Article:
Kansas City at Houston (-2) | over/under 43.5

The Pick: Houston

The Score: Houston 24, Kansas City 20

The Bets: Over (33.5) in a 3-way teaser

SuperContest or Survivor Pool Pick: No

Forget about which of these teams you like more over the course of the year. For this particular week, the Texans seem to be in much better shape than the Chiefs, and they’re at home. Kansas City won in ridiculous comeback fashion in week 1, 100% due to the fact that the Chargers’ best offensive player went from destroying the KC defense in the 1st half to out with a torn ACL in the 2nd half. I was nervous about a defense without Justin Houston and a slowly-coming-along Tamba Hali, and it seems like for at least a little while, good teams can put up points on the Chiefs.

The Texans looked pretty much how I expected in their first test, a home win against Chicago. I like Houston giving less than a field goal, and I really like the over.

Tennessee at Detroit (-6) | over/under 47.5

The Pick: Detroit

The Score: Detroit 27, Tennessee 14

The Bets: Detroit (PICK) in a two-way teaser / Detroit (+4) in a 3-way teaser

SuperContest or Survivor Pool Pick: SuperContest with Detroit (-6), Detroit’s a Survivor Pool option

I have absolutely no feel for the total in this one. You could see the Lions scoring almost 47 on their own, but you definitely cannot put any faith in the Titans to pitch in with very much.

I do like the Lions to win by a touchdown, and I think they’ll establish in this game that they can beat up pretty good on the weaker teams of the NFL, especially at home.

Baltimore (-7) at Cleveland | over/under 42.5

The Pick: Cleveland

The Score: Baltimore 21, Cleveland 20

The Bets: None

SuperContest or Survivor Pool Pick: No

Every week there’s that early Sunday game that just doesn’t get shown on the Red Zone Channel. Buffalo at Baltimore was that game in week 1. So I have no idea what to make of the Ravens. But while I won’t touch this game from a betting standpoint, I can promise you I’m picking against the Ravens laying seven points on the road in a divisional game.

Seattle (-7) at Los Angeles | over/under 39

The Pick: Los Angeles

The Score: Los Angeles 19, Seattle 15

The Bets: None

SuperContest or Survivor Pool Pick: No

Fuck this game. I’m a little bitter about my awful Seahawks bet last week combined with me paying a large sum of auction money to own Russell Wilson in fantasy. Not happy with the current state of Seattle.

This line is just absurd. Had Seattle won last week by 35, I wouldn’t have expected them to be a full touchdown favorite in this game just as long as LA played a reasonably decent game in week 1. Obviously, they didn’t. So the public will be lining up to bury the Rams in this one.

Complete stayaway for me, but LA gets the nod in my pick ‘em leagues.

Tampa Bay at Arizona (-7) | over/under 50

The Pick: Tampa Bay

The Score: Arizona 29, Tampa Bay 24

The Bets: Over (44) in a 2-way tease, Over (40) in a 3-way tease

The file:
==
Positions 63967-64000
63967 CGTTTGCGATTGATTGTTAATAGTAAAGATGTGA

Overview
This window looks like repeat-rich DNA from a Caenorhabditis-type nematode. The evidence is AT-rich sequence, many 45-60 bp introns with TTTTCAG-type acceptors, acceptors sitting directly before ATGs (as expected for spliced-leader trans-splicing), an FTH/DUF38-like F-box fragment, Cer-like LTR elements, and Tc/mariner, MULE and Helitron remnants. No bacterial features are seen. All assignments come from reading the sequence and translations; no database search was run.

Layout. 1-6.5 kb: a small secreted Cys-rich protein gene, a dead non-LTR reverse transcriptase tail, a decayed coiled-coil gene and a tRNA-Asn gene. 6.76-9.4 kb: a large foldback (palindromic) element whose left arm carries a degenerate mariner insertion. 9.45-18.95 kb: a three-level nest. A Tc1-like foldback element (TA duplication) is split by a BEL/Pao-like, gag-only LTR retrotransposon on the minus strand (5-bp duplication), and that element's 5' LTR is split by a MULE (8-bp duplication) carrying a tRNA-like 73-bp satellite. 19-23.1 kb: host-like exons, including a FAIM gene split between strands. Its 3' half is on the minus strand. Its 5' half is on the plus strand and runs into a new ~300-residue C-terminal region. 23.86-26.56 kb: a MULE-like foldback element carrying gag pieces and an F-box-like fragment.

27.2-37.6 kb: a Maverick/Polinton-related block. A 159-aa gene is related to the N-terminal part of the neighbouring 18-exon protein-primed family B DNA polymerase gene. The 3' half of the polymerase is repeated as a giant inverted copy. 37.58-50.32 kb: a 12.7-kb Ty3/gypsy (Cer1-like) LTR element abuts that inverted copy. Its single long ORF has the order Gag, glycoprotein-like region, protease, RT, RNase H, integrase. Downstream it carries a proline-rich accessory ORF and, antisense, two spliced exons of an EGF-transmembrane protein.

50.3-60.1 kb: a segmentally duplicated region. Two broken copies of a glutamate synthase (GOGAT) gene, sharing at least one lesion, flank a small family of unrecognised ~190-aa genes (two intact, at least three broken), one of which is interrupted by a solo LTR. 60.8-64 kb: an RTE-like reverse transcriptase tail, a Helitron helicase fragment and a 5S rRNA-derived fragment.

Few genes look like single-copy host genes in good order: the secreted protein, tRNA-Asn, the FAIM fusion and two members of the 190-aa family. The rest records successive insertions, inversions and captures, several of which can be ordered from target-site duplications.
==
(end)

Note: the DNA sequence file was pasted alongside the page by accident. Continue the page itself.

SuperContest or Survivor Pool Pick: No

Force me to make a pick, and I’m taking the Bucs. The offensive weapons they have should allow them to either keep it close throughout, or make a just-not-enough comeback in the 4th quarter if the Cardinals are playing a soft “keep everything in front of us” defense.

But it feels completely impossible to form a conclusion about Tampa Bay’s offense after they faced Atlanta’s mockery of a defense on Sunday.

Jacksonville at San Diego (-3) | over/under 47

The Pick: Jacksonville

The Score: San Diego 27, Jacksonville 24

The Bets: Over (37) in a 3-way teaser

SuperContest or Survivor Pool Pick: No

The over in a 3-way teaser seems like a gimme. The Chargers being at home and facing an easier defense than they got in week 1 will compensate for the loss of Keenan Allen just fine. And the Jags are going to either put up points because they’re a good, competitive team, or because they’ll be down by 14+ points and will revert to last year’s garbage time champions.

As for the spread, I’ll take a push.

Atlanta at Oakland (-5) | over/under 50

The Pick: Oakland

The Score: Oakland 28, Atlanta 14

The Bets: Under (60) in a 3-way teaser

SuperContest or Survivor Pool Pick: No

I don’t think this is a slam dunk over. Atlanta put up 24 points (only two touchdowns) at home against a below average defense. Put them on the road against what should be at least an average defense, and there’s a real chance they don’t crack 17 points. So you have to rely on Oakland putting up 33+ in a game that could become uncompetitive.

Indianapolis at Denver (-6.5) | over/under 46.5

The Pick: Denver

The Score: 25, Indianapolis 16

The Bets: Denver (-0.5) in a 2-way teaser / Denver (+3.5) in a 3-way teaser

SuperContest or Survivor Pool Pick: SuperContest with Denver (-6), Denver’s a Survivor Pool option

Listen, for the time being, Indy has a particularly generous defense and a one-dimensional offense. Denver, especially at home, should feast on those teams this year. Nothing the Colts can do should be able to confuse Trevor Siemian any more than Carolina was able to. And a team with three good cornerbacks and a great pass rush should create a long day for Andrew Luck.

In fact, the only thing the Colts do well on offense is throw deep. And what can you usually not do when you have an all-world pass rush coming at you snap after snap? Take the time to set up your deep routes and have the QB scan the field for the perfect matchup.

Also, Denver is on extra rest.

Green Bay (-3) at Minnesota | over/under 44

The Pick: Minnesota

The Score: Green Bay 23, Minnesota 20